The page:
About Creeping Charlie

1. Hardy little newcomer. 

Creeping Charlie (Glechoma hederacea) came to us from Europe, where, like dandelion, it was found to be a very useful plant. It’s a member of the mint family and has the square stems to prove it. It escaped from gardens and pots and has colonized many lawns. In areas where grass is difficult to grow, creeping Charlie provides a pretty alternative. 

Image: Ella Olsson from Stockholm, Sweden, CC BY 2.0, via Wikimedia Commons

2. What’s that f#@!%$* plant good for? 

Creeping Charlie is chock full of vitamin C and other helpful ingredients. It’s good for salads where it imparts a tangy taste (remember it is a member of the mint family), but it’s also been used to make tea, added to stews, soups and omelets and, before hops came on the scene, was an ingredient in beer where it imparted flavour and preservative quality.  

3. Part of the garden pharmacopeia. 

Creeping Charlie has been used for millennia for all sorts of things, including to treat eye inflammation, ringing in the ears (tinnitus), and as a diuretic. Essential oils from the plant were used as a general tonic and to treat colds, coughs and to relieve congestion. It was also used against stomach ailments. “Dried leaves may be snuffed up the nose to relieve headache,” says one herbalist. A poultice of the stuff treated bruises and black eyes.  

4. A recipe for sciatica. 

It was also used to relieve sciatica (“an ache in the huckle bone”, says an ancient herbalist). You take “one half dram of the leaves to 4 ½ ounces of water” and let it soak for 40 to 50 days. It doesn’t say what to do after that… 

5. It’s a cheesy little sucker! 

It has also been used in place of animal fat rennet to make cheese. Rennet is a complex set of enzymes produced in the stomachs of mammals to help coagulate milk, separating it into curds and whey. Some people can’t tolerate the animal rennet. 

Image: Rasbak, CC BY-SA 3.0, via Wikimedia Commons

6. A plant by any other name… 

Creeping Charlie has many other names. A few of them include ground ivy, creeping jenny, gill-over-the-ground, alehoof, tunfoot, cat’s foot field balm, runaway robin…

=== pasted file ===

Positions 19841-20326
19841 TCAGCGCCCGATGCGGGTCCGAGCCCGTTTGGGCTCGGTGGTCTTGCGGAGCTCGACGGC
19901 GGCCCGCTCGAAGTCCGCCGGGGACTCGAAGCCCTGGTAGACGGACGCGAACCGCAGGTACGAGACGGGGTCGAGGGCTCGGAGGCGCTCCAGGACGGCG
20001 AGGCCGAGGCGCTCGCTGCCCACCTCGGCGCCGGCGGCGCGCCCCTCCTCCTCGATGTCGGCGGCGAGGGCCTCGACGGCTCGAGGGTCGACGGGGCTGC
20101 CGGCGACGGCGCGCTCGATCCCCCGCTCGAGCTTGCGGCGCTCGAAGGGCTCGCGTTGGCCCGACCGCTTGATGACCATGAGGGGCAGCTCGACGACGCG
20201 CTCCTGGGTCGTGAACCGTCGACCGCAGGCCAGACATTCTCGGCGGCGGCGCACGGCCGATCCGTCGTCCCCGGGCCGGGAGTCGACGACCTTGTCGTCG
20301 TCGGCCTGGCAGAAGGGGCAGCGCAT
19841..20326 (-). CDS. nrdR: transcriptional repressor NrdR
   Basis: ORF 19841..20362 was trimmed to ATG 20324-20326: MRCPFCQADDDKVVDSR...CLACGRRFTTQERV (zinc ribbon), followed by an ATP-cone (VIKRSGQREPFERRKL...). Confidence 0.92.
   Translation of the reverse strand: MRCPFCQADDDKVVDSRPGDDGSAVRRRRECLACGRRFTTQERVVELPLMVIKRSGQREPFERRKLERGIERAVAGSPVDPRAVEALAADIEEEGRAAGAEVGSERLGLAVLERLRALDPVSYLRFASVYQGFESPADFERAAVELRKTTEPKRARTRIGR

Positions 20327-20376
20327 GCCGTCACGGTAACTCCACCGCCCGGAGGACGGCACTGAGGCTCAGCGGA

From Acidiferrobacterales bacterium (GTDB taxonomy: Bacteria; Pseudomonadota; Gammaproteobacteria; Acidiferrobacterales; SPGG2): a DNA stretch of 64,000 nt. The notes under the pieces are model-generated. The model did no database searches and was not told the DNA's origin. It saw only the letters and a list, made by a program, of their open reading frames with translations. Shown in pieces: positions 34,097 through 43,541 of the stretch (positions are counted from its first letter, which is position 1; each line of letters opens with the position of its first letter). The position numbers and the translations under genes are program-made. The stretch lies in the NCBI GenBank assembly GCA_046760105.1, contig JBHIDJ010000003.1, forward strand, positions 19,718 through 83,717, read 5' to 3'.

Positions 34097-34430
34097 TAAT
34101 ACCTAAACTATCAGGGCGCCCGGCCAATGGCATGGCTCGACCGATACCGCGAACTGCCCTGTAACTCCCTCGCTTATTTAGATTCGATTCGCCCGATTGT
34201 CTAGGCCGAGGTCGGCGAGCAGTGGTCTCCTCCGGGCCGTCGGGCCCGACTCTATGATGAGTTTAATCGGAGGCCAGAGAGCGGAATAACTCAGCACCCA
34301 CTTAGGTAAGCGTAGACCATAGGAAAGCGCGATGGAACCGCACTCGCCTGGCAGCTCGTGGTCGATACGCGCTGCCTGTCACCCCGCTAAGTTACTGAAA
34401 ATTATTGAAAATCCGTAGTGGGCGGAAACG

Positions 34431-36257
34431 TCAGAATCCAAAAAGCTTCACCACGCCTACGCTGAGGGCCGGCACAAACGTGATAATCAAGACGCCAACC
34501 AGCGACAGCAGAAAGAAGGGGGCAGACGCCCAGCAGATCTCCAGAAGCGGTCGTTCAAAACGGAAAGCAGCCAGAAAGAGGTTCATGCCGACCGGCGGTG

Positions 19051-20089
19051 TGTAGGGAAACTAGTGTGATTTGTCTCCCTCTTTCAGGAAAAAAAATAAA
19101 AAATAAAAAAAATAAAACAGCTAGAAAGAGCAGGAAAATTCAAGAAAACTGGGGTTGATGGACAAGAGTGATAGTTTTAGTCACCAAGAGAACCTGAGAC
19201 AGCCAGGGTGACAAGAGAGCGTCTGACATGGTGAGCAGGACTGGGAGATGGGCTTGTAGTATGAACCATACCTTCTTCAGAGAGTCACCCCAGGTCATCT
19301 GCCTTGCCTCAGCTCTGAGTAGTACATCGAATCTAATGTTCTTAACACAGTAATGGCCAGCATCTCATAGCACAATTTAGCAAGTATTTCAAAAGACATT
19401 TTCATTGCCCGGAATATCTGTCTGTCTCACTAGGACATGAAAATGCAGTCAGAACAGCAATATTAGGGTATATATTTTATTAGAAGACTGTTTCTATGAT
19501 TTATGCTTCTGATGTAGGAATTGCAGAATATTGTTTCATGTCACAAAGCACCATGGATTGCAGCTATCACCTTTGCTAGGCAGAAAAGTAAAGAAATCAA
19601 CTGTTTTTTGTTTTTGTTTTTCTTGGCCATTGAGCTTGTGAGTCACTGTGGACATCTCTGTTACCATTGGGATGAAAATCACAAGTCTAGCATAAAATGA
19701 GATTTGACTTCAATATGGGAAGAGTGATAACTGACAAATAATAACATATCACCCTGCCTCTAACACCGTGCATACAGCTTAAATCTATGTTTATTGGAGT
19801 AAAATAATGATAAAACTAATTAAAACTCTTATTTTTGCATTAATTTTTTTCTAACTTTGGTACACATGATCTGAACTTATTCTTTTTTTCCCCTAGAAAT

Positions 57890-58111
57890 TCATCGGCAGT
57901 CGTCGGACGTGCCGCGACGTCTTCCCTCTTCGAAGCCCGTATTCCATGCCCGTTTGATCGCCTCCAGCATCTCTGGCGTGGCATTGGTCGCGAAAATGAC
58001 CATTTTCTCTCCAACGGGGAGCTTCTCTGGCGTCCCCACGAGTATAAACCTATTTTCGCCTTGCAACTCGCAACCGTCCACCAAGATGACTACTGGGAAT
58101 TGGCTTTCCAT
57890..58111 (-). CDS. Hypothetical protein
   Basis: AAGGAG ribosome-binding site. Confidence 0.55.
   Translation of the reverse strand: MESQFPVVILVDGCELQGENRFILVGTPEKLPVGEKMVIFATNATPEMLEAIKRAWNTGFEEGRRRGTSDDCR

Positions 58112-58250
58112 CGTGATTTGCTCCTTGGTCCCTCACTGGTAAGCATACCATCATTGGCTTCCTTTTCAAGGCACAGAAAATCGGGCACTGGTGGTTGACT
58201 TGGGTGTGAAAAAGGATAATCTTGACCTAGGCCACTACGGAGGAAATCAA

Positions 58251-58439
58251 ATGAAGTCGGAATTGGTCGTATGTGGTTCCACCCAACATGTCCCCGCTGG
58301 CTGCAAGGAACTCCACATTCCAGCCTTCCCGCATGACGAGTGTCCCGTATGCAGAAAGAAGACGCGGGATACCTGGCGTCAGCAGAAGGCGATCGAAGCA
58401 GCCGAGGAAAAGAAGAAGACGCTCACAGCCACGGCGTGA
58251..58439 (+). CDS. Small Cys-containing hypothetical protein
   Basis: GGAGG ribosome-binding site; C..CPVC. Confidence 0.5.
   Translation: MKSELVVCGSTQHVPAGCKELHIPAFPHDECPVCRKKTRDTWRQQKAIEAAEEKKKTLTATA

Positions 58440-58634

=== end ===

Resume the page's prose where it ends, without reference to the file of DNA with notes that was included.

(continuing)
7. How do I know you? 

Creeping Charlie has rounded, one-inch to one-and-a-quarter-inch leaves with scalloped edges. It grows close to the ground and sends out stolons that occur on both stems and roots. (Stolons are shoots from the mother plant that forms roots at its nodes, allowing the plant to spread quickly.) The leaves may also be variegated. In springtime it sends up pretty, two-lipped bluish-purple flowers that produce lots of seeds if you let them. 

8. How to make C. Charlie happy! 

Give him a shady spot with rich soil and lots of moisture. But he doesn’t object to a fair amount of sunshine either, all things being equal. He thrives in low boron content soil. 

Image: Mike Dickison, CC BY 4.0, via Wikimedia Commons

9. How to bring Charlie’s life to an unhappy end. 

Creeping Charlie is very sensitive to boron, so one remedy is to increase the boron content in your soil. But this takes very specific instruction because too much boron can kill everything around it. The commercially available product, Borax, is basically boron. Dissolve 8 to 10 ounces of Borax in 4 ounces water. Then dilute this substance with 2.65 gallons of water. Spray this evenly on 1,000 square feet of infested lawn. Be precise about your measurements. Boron is toxic to other plants at higher concentrations. Borax does not break down, as it is an element, although time and rainwater may cause it to leach away. 

10. More killing advice. 

A) Pull the plant early in spring when the ground is still wet and friable. The roots will come out easily. Deeply embedded stoloniferous roots may still pose a problem though and you may have to dig deeper. 
B) Deprive the plant of light by laying wet newspaper over it for a month or so. You will also kill your grass, but you can always reseed. 
C) Chop it out and rake up all the bits to ensure that it doesn’t start a new plant from the leftovers. 
 
 
-Dorothy Dobbie Copyright© 
Pegasus Publications Inc